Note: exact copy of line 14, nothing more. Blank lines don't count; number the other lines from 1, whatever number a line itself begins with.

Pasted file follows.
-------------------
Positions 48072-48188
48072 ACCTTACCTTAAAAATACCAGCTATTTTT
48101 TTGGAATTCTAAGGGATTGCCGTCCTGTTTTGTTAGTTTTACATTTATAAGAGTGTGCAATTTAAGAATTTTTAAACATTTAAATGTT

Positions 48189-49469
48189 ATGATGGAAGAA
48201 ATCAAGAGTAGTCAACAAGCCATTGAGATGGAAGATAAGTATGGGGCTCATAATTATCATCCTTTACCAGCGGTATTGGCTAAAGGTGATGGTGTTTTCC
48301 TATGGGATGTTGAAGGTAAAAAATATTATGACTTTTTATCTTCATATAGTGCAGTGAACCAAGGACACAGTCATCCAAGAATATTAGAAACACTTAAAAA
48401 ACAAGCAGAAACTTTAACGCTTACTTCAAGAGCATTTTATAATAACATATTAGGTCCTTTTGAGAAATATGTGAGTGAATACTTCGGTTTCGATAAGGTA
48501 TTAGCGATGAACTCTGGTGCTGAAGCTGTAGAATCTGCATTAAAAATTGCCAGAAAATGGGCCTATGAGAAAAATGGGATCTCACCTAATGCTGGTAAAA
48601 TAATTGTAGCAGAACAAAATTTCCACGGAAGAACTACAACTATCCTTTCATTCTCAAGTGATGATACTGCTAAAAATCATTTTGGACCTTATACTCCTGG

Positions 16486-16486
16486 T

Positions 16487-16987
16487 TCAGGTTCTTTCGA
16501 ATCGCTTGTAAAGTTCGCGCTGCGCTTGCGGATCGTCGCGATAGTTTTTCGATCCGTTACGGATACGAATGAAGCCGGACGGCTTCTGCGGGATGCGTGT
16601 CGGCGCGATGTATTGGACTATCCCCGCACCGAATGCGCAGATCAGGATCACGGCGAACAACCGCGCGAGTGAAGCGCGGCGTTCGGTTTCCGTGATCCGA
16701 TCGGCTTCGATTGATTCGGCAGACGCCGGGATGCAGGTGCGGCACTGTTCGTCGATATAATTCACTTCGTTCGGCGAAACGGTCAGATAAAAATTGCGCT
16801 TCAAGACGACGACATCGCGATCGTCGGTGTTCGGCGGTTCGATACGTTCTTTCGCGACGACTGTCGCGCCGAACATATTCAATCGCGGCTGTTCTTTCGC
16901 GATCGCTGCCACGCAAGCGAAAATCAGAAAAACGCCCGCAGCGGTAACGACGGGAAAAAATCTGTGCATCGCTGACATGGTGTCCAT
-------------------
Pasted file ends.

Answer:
16487 TCAGGTTCTTTCGA